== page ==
Dish Network Hopes for a New Trial of Telemarketing Class Action Lawsuit after $20.5 Million Jury Verdict

View Amanda Pickens’ Complete Bio at robinsonbradshaw.comDish Network has asked the Middle District of North Carolina for a new trial in its telemarketing class action lawsuit after a jury found Dish liable for violations of the Telephone Consumer Protection Act. After a five-day trial ending on January 19th, a jury awarded damages to the class of $20.5 million.

The lawsuit was filed in 2014 by lead plaintiff Thomas Krakauer alleging Satellite Systems Network, an authorized Dish dealer, called him multiple times between 2009 and 2011 despite being listed on the Do Not Call registry. In September 2015, Judge Catherine Eagles certified two classes, both consisting of persons on the Do Not Call registry who received telemarketing calls from Dish or Satellite System Network between 2010 and 2011.

After the United States Supreme Court decided Spokeo Inc. v. Robins, Dish filed a motion to dismiss or, in the alternative, to decertify the class. We highlighted the issues before the Spokeo Court in our previous blog post. In Spokeo, the United States Supreme Court vacated and remanded a decision allowing a consumer who suffered no concrete harm to sue Spokeo Inc. for procedural violations of the Fair Credit Reporting Act. But the Supreme Court left the opportunity open for plaintiffs in other cases to rely on procedural violations entailing a risk of “concrete injury” to establish standing. The Supreme Court found that the Ninth Circuit’s standing analysis was incomplete because it failed to consider both requirements of an injury-in-fact, that the injury be both concrete and particularized. The Ninth Circuit’s opinion concerned only the particularization of the injury-in-fact.

In August 2016, in a six-page opinion, Judge Eagles denied Dish’s motion to dismiss and to decertify the class based on Spokeo. Judge Eagles noted that although Spokeo “clarified the meaning of a concrete injury,” it did not fundamentally change the doctrine of standing. She found that now “a concrete injury ‘must exist,’ but it can be intangible.” Judge Eagles held that the telemarketing calls made in violation of the Telephone Consumer Protection Act were more than bare procedural violations; the calls “form[ed] concrete injuries because unwanted telemarketing calls are a disruptive and annoying invasion of privacy.” Dish sought an interlocutory appeal of this decision, which was also denied.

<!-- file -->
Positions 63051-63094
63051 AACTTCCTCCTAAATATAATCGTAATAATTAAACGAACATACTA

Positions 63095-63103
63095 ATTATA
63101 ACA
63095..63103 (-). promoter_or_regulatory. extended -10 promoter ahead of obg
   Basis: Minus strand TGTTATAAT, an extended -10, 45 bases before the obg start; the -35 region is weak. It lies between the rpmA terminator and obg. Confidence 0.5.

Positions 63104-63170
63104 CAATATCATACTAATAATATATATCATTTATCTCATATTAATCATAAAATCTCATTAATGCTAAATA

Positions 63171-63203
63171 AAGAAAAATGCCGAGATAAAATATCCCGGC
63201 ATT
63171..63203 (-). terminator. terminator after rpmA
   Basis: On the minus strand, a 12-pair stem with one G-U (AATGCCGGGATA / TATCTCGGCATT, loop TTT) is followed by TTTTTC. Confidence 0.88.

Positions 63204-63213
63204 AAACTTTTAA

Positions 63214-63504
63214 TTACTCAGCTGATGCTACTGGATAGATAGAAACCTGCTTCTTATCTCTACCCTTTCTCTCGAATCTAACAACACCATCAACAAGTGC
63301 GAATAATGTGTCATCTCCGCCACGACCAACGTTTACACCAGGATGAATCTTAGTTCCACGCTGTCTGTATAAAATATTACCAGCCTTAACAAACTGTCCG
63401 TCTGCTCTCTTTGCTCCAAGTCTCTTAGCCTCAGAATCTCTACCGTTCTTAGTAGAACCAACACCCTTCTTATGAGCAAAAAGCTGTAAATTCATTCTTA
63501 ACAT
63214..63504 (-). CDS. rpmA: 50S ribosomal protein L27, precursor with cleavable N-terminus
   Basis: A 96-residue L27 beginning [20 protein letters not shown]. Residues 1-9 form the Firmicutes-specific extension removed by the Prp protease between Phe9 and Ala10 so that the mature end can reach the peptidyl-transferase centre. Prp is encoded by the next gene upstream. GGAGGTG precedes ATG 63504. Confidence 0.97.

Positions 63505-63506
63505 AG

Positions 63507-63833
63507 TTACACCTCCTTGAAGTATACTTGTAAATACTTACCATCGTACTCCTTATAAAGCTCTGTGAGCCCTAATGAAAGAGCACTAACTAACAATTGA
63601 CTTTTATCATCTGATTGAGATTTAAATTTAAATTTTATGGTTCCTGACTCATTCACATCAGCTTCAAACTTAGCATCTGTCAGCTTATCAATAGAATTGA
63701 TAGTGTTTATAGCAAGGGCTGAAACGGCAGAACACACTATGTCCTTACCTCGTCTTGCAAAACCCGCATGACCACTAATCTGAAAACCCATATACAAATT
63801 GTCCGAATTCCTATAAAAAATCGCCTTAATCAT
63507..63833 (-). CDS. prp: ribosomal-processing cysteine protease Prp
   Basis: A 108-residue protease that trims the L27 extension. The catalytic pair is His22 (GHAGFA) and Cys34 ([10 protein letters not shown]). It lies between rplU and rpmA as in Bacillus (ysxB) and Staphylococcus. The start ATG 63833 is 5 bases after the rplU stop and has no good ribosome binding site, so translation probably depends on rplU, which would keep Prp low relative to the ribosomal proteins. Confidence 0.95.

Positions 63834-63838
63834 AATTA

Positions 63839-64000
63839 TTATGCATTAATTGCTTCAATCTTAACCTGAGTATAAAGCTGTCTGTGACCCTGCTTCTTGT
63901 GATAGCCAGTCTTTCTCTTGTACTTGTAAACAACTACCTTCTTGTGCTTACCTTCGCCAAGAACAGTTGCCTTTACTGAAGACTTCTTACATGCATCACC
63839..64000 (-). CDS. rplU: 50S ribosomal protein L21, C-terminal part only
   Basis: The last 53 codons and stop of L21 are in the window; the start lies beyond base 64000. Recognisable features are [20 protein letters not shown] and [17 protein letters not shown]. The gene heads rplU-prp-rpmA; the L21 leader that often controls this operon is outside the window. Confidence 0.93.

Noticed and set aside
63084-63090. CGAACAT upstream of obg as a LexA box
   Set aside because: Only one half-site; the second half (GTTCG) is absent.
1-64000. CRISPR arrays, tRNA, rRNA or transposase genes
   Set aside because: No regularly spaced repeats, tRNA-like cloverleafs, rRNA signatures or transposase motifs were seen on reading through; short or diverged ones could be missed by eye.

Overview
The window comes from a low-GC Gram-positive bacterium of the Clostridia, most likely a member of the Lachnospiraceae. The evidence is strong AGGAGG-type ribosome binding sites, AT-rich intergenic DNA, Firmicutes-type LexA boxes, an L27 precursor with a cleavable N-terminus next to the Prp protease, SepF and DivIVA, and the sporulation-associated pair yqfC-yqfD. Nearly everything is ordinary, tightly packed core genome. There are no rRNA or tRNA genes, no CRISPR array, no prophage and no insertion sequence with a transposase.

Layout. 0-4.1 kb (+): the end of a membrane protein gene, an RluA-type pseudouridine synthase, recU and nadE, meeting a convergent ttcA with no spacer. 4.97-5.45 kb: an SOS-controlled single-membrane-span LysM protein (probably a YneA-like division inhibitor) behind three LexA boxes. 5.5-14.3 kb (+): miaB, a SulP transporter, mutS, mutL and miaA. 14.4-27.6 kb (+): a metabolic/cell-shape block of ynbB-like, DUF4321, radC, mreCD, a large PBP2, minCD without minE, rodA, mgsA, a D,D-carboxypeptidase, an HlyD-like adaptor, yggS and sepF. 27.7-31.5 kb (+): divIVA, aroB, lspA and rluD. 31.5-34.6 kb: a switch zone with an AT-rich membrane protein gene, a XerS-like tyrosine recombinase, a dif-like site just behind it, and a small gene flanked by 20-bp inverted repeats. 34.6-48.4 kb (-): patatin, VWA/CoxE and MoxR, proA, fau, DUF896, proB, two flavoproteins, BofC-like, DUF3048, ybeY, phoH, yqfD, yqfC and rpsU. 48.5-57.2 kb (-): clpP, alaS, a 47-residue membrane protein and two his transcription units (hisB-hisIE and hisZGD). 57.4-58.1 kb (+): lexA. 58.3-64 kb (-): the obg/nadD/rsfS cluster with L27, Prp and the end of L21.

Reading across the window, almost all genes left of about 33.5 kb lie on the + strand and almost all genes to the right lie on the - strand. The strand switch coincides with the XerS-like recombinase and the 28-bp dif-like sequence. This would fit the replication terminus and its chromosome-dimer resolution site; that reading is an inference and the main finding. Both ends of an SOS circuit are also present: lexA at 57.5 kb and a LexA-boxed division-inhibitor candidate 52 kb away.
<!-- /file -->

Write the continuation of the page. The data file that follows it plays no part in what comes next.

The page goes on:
Now, after a five-day trial and a $20.5 million jury verdict, Dish is hoping for a new trial. Dish claims, among other things, that the verdict violates Dish’s due process rights because Judge Eagles allowed the jury to impose aggregate damages, rather than allowing Dish to defend each individual claim of an improper phone call. The jury calculated damages by assigning $400.00 per call to the 51,119 distinct phones calls, totaling approximately $20.5 million. Plaintiffs’ response to Dish’s motion for a new trial is due March 28th. If Dish’s motion for a new trial is denied, Dish will likely appeal these issues to the Fourth Circuit. Stay tuned for further developments.